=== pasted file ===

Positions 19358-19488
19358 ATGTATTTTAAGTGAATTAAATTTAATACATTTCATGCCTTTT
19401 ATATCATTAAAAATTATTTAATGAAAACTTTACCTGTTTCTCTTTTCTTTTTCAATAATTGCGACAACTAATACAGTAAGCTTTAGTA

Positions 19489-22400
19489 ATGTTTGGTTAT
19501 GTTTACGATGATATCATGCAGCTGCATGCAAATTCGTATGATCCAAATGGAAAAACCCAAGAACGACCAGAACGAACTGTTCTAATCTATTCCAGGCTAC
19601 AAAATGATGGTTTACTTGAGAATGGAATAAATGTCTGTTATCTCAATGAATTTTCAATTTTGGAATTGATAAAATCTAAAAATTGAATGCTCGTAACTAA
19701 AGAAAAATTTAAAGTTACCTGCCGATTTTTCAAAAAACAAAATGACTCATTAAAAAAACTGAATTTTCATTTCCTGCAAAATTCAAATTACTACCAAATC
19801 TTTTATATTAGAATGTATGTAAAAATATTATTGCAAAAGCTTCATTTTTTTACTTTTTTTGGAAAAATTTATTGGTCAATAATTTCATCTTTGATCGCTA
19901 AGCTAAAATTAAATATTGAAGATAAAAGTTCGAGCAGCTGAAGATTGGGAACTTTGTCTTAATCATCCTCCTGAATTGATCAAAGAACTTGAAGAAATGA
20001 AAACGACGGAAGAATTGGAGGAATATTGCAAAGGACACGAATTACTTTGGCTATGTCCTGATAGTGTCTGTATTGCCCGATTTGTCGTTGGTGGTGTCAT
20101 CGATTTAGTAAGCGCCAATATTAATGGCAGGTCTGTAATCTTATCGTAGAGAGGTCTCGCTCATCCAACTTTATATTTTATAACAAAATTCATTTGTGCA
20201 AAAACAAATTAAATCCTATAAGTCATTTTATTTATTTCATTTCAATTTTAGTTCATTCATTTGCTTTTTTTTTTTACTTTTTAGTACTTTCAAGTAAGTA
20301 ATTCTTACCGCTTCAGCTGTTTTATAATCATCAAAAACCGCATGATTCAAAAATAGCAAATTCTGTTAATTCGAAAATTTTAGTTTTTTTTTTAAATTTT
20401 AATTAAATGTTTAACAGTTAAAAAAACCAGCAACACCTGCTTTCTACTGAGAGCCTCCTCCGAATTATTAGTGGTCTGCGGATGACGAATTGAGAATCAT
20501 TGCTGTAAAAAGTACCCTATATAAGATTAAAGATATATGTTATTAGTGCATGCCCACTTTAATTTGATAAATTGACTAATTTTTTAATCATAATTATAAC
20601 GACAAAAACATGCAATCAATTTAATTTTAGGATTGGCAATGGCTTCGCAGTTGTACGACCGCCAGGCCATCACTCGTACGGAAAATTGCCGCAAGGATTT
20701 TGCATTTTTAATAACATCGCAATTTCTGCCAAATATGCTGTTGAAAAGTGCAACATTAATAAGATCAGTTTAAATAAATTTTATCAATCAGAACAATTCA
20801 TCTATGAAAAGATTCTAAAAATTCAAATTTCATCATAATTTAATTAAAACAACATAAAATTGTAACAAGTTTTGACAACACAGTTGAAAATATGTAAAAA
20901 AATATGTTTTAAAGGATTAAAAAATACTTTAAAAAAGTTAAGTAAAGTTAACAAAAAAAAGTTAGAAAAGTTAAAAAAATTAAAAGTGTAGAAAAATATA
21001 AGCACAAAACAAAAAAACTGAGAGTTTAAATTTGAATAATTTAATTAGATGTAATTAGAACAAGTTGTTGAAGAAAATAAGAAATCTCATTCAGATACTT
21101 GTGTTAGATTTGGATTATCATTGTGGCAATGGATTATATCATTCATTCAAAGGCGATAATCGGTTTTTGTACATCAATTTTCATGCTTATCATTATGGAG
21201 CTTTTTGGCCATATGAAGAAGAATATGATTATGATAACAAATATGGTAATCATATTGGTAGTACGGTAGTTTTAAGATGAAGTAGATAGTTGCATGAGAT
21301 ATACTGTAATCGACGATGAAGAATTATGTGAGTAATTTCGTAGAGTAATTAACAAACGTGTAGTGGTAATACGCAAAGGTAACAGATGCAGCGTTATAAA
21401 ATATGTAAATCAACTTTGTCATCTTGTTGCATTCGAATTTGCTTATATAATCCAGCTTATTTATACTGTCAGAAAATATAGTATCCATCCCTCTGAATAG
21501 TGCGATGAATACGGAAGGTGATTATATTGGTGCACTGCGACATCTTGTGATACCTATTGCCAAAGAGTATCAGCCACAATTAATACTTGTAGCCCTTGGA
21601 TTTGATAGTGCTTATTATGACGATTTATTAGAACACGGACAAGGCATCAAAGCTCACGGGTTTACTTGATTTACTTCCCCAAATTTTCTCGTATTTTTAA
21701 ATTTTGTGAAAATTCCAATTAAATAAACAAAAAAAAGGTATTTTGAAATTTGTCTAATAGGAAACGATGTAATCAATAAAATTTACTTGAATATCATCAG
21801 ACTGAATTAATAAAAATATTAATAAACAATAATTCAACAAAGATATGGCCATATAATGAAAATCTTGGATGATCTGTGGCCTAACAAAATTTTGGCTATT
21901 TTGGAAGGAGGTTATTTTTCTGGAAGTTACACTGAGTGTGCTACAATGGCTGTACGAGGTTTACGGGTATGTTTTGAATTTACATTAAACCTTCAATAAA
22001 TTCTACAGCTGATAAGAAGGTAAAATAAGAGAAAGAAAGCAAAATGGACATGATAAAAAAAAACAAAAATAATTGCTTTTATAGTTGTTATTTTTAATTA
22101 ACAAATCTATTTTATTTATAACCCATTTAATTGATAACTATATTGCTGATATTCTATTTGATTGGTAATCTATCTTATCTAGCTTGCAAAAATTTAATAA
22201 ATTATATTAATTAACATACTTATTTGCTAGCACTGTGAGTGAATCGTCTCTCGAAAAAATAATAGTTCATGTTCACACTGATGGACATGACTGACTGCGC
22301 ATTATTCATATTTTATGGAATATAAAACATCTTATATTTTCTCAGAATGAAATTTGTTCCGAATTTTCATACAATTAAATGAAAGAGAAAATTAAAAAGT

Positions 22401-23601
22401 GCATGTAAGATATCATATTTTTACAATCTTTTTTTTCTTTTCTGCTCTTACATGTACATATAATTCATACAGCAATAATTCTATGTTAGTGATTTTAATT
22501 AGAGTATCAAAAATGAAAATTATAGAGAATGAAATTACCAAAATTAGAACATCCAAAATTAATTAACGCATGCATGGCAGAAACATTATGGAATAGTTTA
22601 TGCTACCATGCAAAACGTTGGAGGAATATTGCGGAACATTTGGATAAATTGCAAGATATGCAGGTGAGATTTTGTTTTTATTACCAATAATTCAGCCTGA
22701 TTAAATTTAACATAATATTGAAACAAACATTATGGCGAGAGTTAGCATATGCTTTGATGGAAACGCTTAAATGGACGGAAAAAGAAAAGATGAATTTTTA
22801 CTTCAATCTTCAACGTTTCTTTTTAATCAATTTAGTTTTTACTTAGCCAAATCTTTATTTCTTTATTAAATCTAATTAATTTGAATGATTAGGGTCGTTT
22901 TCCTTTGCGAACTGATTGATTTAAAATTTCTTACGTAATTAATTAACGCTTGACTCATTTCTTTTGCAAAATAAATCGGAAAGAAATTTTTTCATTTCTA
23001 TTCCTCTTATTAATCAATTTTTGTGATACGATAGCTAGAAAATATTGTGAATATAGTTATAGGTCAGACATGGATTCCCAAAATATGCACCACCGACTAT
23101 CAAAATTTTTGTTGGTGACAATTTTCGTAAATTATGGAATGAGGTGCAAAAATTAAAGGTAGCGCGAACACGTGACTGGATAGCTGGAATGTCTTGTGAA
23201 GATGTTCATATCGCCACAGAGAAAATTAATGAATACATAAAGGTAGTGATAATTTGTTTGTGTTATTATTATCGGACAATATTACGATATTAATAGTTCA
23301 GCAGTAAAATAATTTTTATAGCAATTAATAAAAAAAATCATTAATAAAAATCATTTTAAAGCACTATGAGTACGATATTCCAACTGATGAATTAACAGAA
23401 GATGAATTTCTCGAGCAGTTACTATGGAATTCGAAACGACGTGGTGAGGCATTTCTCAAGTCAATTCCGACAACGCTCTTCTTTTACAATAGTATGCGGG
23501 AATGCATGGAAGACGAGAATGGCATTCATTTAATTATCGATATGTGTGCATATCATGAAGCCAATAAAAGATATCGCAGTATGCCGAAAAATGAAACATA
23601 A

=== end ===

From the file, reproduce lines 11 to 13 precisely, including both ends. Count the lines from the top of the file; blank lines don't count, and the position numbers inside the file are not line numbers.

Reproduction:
20001 AAACGACGGAAGAATTGGAGGAATATTGCAAAGGACACGAATTACTTTGGCTATGTCCTGATAGTGTCTGTATTGCCCGATTTGTCGTTGGTGGTGTCAT
20101 CGATTTAGTAAGCGCCAATATTAATGGCAGGTCTGTAATCTTATCGTAGAGAGGTCTCGCTCATCCAACTTTATATTTTATAACAAAATTCATTTGTGCA
20201 AAAACAAATTAAATCCTATAAGTCATTTTATTTATTTCATTTCAATTTTAGTTCATTCATTTGCTTTTTTTTTTTACTTTTTAGTACTTTCAAGTAAGTA